Persistent Signatures

Persistent Signatures




The wild fluctuations shown on a team’s initial sprint burndown charts continue to be seen in much later sprints.




In Agile Software Development with Scrum, Ken Schwaber and Mike Beedle write about each team having a unique signature—some teams bring in too much work at the start of a sprint, others bring in too little, and so on. However, it is important that a team learn from its past sprints. For example, suppose a team of five started the last sprint with an estimated 600 hours of work (the first point on their sprint burndown chart). Midway through that sprint they realized they were attempting too much and worked with the Product Owner to remove 100 hours of work. Now, in planning the next sprint they again want to bring in 600 hours of work. They need to look at that and answer for themselves why they think they can achieve 600 hours of estimated work this sprint when it was too much last sprint. Over time, as teams learn about themselves and their project their sprint burndown charts should lose the wild variations that may have existed in initial sprints and begin to somewhat approximate the idealized straight line. If this trend is not apparent for a team then they are missing opportunities to learn from their own past performance.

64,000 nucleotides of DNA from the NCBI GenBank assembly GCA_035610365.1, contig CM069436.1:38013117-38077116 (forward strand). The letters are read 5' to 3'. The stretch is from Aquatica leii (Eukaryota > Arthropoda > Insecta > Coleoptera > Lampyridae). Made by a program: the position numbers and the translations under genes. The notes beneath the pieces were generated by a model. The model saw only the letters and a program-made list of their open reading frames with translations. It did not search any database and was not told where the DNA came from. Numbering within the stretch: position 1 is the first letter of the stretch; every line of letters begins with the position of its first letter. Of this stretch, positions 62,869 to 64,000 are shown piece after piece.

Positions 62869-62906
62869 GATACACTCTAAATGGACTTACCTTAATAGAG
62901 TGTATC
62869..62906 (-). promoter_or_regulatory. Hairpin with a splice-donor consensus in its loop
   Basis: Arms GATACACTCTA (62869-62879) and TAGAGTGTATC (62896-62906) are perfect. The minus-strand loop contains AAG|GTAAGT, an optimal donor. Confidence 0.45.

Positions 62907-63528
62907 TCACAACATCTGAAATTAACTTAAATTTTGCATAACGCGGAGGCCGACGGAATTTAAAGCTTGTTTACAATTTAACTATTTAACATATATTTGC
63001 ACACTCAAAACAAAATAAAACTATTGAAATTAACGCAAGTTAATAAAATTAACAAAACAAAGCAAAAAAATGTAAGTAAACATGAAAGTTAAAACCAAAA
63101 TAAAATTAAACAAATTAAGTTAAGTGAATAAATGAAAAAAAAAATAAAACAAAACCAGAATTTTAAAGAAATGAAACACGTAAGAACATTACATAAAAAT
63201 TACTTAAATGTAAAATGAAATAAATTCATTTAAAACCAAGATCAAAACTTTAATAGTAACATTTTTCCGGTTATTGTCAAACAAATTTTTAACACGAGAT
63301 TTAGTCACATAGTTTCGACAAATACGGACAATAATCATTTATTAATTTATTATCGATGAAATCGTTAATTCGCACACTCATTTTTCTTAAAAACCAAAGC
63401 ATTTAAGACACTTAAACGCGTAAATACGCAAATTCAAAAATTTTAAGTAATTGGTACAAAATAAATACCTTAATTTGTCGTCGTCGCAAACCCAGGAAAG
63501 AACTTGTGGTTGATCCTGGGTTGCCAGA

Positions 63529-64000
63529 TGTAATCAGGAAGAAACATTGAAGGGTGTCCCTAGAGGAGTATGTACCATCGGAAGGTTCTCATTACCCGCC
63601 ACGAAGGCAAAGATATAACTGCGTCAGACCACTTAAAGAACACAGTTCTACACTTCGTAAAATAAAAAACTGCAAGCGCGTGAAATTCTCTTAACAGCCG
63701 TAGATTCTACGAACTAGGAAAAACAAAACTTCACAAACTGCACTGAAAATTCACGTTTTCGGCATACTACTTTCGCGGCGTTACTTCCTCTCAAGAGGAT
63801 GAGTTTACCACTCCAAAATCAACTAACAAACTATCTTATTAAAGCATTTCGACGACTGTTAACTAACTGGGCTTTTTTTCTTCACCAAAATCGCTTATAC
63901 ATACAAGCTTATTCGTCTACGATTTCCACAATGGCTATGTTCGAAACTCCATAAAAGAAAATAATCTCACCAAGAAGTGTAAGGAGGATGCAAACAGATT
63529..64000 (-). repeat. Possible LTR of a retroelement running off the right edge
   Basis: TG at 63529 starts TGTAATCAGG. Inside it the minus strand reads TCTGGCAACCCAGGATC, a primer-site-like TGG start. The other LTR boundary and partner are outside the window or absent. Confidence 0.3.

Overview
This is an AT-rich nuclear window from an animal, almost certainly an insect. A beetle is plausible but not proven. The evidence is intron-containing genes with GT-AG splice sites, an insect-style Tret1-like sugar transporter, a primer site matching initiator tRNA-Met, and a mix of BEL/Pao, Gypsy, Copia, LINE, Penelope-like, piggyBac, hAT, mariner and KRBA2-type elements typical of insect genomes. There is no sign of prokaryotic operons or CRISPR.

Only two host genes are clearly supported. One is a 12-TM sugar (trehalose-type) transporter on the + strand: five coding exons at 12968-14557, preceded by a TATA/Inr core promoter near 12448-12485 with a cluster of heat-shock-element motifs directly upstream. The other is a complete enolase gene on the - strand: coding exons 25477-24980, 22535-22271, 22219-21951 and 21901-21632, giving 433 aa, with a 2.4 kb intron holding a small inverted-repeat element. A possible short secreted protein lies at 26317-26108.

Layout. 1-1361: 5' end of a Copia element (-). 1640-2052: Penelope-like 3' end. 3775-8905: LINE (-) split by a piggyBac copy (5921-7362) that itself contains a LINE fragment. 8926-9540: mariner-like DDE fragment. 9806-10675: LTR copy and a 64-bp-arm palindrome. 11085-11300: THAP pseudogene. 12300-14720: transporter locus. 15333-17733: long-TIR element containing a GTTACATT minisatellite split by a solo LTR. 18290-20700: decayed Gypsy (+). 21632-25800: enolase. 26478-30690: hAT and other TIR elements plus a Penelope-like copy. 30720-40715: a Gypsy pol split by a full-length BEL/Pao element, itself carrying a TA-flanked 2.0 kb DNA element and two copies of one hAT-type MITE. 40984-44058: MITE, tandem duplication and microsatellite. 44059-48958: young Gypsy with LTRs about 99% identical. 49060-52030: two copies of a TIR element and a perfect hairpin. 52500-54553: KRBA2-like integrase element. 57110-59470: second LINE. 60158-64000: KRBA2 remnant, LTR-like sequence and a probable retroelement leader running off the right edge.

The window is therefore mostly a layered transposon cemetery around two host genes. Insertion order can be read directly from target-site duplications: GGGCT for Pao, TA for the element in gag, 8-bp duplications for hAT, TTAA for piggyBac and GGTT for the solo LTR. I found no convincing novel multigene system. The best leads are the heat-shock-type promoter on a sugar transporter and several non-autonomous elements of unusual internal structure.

Credit: this is based on material from Toward A Catalog Of Scrum Smells by Mike Cohn.